Monday, March 21, 2011

Defection of half brother of the president, may be bad omen for Yemen's opposition

Ali Mohsen Saleh, half brother of the president
Brigadier Ali Mohsen Saleh al-Ahmar has joined the protests in Yemen and deployed troops in Sanaa in order to 'protect the protesters' as he said. Brigadier Saleh is a half brother of president Saleh. He commands the north western military zone and is the head of the first armoured division. He was followed by two other generals.  The defection of these generals follows a stream of resignations of personalities from official positions.  Earlier president Saleh already lost the support of sheikh Hamid Al-Ahmar, leader of the  important tribal confederation of the Hashed, which by the way is Saleh's own tribe.

But while the defection of Ali Mohsen Saleh is another a sign that the regime is crumbling, it might complicate the already complicated Yemeni political situation even further, as Ali Mohsen is not only a close relative of the president, but also someone who has long been seen as a rival who was seeking power in his place. It rises even th possibility that secret deals hav been made between general Al Mohsen and others, possibly the family Al-Ahmar, the leaders of the Hashed tribe. 

This is what was written about the rivalry between Ali Mohsen Saleh and Ali Abdallah Saleh and his son Ahmed Ali Saleh in 2009:
Yemen Tribune SANAA, 09 Oct — The independent weekly newspaper, Almasder Thursday published an article written by Hussein al-Laswas on the relations between President Saleh and his half brother, General Ali Muhsen. “It was Ali Muhsen who assisted Saleh to come to power when he besieged the capital back in the seventies and hence furnished the way for Saleh’s coup d’état to succeed … Ali Muhsen who was once Yemen’s most powerful general was capable of toppling Saleh after the civil war of 1994 when his popularity among the soldiers, the Islamists and the Saudis was at its top, but he remained loyal to Saleh. Trust between the two has waned after Ali Muhsen failed in the fifth round of war with the Huthis and Saleh opted to remove him from the sixth round of war … both men have palaces and huge bank accounts and both see Yemen as their own personal property … Saleh has been trying to liberate the capital from the grip of Muhsen’s battalions and when the sixth round of war with the Shiite rebels erupted, Saleh and his son, Ahmad found a historical opportunity to make the change and spread the control of the republican guards over Sanaa.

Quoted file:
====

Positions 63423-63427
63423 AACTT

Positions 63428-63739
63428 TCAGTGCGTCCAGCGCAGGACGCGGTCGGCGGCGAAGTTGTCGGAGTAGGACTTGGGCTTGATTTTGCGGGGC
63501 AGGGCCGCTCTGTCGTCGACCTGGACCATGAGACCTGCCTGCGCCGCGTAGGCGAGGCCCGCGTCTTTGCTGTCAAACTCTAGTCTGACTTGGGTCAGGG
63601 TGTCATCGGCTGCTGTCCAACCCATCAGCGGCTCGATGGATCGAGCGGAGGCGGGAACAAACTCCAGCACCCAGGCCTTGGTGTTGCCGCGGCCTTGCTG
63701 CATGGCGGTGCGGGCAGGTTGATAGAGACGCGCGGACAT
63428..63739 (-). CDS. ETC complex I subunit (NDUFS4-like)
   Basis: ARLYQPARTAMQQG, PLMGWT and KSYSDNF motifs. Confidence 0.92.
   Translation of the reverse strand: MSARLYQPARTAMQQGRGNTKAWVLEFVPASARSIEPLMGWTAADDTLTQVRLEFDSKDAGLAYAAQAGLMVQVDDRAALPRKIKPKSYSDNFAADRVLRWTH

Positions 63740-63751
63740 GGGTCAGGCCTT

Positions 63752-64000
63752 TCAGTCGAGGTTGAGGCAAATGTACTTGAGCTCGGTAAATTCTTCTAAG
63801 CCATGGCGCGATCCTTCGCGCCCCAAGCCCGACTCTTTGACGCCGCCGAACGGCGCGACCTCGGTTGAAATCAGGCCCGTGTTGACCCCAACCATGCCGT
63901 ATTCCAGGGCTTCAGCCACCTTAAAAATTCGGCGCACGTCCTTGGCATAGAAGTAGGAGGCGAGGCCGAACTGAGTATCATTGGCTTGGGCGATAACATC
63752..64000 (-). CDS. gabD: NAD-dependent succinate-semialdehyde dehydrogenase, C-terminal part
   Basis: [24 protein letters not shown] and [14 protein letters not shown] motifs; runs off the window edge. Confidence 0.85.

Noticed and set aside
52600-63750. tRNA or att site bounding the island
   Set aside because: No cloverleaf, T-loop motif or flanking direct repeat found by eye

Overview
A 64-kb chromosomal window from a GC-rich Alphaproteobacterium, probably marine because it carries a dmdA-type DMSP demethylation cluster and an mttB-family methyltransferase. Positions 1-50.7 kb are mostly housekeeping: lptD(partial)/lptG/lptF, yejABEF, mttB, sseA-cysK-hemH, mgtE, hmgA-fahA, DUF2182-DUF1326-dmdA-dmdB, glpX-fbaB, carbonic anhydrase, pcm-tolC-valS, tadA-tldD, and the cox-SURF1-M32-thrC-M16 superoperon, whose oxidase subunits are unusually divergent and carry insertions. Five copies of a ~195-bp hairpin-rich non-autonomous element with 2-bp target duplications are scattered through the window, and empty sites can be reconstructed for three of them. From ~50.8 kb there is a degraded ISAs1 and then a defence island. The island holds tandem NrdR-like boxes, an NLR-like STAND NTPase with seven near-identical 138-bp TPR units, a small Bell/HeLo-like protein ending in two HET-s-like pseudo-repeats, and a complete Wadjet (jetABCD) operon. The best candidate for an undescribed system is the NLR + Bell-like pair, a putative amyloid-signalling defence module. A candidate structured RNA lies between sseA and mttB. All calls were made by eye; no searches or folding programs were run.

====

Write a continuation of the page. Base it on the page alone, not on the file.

While General Ali Muhsen was busy in the battlefield during the first and second wars with the Huthi insurgents, Saleh and his son were busy marginalizing him. Ali Muhsen escaped eight assassination attempts so far and he is now left with nothing but a few fragile battalions whose loyalty to him is doubtful and the republican guards along with battalions from the central forces have taken over in several governorates … Ali Muhsen ended from being the commander in chief leading wars against the Huthis to merely a military commander in al-Malahid region who receives orders. But Ali Mushen is a still a power to reckon with.

And the Yemen Tribune on 7 November of the same year:

Ahmed Ali Saleh, the son of president Saleh
Tribal leader and business tycoon, Sheik Hamid Abdullah al-Ahmar late Friday accused the Republican Guards of supporting the Shiite rebels in previous wars. He said “the Yemeni army is no longer capable of ending the war in north Yemen militarily because it lost trust in the political leadership in Yemen which plays around with peoples’ lives.” Al-Ahmar who was speaking to the Doha-based al-Jazeera satellite TV channel said “the Republican Guards headed by the President’s son supported the Shiite rebels in north Yemen in order to hit the First Artillery military division led by Brigadier General Ali Mohsen Al-Ahmar and hence get rid of him,” adding “a rebel leader is a friend of the President’s son, Ahmad Ali Abdullah Saleh.” (my italics,tp) Ali Mohsen is President Saleh’s half brother and al-Ahmar talked about “internal conflict between the various wings inside the army about the war in Sadaa,” and called on President Saleh to visit Abyan or Sadaa “in order to prove to us that he is still the President of all of Yemen,” adding “the President no longer has a state to rule.” “The state no longer exists except in the Presidential Palace and in the capital, Sanaa which is protected by 60 thousand troops,” Al-Ahmar said, adding “dialogue is the only hope to bring Yemen out of this situation,” stressing “dialogue with everyone is still possible to resolve the current crisis in Yemen.” He accused President Saleh of “wanting to turn the country into a monarchy through his pursuit to install his son in power,” and renewed his call for the President to step down, stressing “changing the head is the door to reforming the situations in Yemen.”

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